WEEKLY COMMENTARY December 29, 2020

It’s Not Different This Time – End-of-Year 2020 Thoughts

As I am writing this year-end commentary, I am reflecting on the year 2020 that is passing and the new year of 2021 on the horizon. I am seeing, like everyone else, the flood of predictions, forecasts, and places to invest in 2021 from any number of pundits who really have no idea what is going to happen; but feel the need to make these ridiculous 2021 predictions. I feel something tugging at me to do the same, lest I am left out of the prediction game. But I am not going to succumb to these animal instincts, or “animal spirits,” as Keynes (1936) called them. Instead, I am going to tell you what you need to hear – not what you want to hear. I am not here to entertain you. I am here to give you sound investment advice. If I have a few less people reading my newsletter, so be it! The ones who do read it and take to heart what I say will be much better prepared for 2021 and far beyond. Here is what you need to hear (these are not predictions – they are just realities).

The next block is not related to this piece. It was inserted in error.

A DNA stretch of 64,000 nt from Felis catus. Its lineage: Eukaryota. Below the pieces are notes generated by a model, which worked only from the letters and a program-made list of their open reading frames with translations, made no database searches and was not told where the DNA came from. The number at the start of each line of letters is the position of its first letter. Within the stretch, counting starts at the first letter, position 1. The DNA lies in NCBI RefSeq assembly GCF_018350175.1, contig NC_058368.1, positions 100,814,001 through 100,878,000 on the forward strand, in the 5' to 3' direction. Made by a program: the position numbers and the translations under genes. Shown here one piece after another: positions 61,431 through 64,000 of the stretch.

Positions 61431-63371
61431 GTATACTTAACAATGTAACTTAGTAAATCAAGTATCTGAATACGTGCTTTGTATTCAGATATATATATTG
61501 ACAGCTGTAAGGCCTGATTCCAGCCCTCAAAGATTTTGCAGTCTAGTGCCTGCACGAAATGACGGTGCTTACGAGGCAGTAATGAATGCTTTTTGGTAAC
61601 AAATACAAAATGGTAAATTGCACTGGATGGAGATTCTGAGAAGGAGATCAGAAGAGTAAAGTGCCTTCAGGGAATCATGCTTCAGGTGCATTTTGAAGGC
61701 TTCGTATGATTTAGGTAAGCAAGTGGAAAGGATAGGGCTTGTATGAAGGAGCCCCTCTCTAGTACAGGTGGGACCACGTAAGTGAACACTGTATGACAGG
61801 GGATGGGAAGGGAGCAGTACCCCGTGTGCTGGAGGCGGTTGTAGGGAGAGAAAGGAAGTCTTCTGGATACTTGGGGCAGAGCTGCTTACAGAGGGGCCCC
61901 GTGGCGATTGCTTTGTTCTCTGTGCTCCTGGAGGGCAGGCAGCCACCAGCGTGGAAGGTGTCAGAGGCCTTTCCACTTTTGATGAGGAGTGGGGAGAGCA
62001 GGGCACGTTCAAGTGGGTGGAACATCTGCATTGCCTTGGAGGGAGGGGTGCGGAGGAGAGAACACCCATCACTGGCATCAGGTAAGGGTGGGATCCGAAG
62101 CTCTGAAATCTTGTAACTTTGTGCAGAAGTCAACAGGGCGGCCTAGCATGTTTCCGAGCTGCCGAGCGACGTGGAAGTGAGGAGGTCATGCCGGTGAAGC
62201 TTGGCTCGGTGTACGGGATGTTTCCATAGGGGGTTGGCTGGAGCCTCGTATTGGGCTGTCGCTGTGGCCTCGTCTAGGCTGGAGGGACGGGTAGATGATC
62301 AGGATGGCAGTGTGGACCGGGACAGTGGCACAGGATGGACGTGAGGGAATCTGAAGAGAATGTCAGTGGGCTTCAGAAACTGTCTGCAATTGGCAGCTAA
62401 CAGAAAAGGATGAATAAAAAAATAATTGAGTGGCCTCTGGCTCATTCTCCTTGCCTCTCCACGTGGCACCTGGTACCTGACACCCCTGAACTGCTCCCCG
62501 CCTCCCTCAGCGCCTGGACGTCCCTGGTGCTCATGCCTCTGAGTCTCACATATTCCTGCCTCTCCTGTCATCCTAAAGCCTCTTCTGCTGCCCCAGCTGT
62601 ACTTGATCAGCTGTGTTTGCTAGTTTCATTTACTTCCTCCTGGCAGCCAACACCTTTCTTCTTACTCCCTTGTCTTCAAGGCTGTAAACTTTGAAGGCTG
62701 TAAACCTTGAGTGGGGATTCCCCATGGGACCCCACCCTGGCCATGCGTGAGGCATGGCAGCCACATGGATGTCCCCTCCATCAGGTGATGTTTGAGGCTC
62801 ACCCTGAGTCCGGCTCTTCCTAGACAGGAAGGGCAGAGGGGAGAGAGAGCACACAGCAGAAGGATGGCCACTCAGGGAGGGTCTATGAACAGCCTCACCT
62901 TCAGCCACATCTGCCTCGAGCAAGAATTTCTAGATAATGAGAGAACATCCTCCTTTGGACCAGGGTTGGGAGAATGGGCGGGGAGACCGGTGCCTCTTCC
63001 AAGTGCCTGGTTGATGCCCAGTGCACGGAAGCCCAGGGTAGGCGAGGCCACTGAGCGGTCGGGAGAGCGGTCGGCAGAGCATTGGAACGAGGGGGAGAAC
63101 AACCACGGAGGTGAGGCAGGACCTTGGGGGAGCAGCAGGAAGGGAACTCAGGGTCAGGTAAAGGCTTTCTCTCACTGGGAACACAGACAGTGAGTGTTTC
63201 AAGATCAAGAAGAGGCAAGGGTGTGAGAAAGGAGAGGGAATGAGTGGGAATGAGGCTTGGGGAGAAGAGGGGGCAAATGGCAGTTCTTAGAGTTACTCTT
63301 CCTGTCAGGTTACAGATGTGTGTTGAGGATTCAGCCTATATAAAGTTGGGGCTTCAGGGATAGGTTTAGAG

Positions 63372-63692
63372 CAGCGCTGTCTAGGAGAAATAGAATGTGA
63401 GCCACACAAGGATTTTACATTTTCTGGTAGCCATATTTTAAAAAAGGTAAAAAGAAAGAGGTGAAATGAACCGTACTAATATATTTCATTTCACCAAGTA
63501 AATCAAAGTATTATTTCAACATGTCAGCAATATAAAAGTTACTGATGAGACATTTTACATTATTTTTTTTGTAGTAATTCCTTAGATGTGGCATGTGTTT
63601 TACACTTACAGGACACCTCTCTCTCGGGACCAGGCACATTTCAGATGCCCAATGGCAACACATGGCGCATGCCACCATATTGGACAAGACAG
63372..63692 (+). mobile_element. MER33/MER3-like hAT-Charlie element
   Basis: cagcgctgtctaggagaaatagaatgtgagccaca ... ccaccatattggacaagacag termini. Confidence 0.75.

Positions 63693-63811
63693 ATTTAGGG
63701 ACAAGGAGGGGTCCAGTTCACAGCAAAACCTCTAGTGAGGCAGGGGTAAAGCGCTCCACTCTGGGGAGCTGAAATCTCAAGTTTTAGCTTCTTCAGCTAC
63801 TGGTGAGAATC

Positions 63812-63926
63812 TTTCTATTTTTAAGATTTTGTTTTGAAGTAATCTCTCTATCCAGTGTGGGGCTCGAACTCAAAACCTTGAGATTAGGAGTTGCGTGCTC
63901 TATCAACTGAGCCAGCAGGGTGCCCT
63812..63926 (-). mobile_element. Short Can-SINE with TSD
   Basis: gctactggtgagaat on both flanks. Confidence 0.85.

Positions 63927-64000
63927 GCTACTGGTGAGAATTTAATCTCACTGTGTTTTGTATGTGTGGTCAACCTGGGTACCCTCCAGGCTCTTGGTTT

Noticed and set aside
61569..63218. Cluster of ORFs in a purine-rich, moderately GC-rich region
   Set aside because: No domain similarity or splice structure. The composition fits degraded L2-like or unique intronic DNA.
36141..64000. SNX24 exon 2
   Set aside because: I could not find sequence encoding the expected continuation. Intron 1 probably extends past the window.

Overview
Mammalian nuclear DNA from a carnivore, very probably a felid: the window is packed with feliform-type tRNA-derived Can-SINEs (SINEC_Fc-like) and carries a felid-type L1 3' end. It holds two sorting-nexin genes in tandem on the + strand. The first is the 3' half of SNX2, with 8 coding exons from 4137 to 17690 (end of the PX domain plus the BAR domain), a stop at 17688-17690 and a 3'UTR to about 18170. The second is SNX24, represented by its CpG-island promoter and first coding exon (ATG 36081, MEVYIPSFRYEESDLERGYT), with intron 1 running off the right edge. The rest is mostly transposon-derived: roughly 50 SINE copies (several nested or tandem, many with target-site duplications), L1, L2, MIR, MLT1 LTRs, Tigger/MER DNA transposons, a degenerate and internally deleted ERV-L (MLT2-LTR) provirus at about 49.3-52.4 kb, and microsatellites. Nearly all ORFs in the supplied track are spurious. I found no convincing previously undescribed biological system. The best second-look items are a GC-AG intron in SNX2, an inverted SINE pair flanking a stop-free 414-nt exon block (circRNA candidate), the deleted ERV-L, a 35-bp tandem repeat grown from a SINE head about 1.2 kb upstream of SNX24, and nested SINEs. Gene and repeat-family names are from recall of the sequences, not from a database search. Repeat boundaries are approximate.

First, and perhaps most importantly, we are in a very overvalued market. According to Advisor Perspectives (2021): “Our monthly market valuation updates have long had the same conclusion: US stock indexes are significantly overvalued, which suggests cautious expectations on investment returns. In a “normal” market environment — one with conventional business cycles, Federal Reserve policy, interest rates and inflation — current valuation levels would be a serious concern.”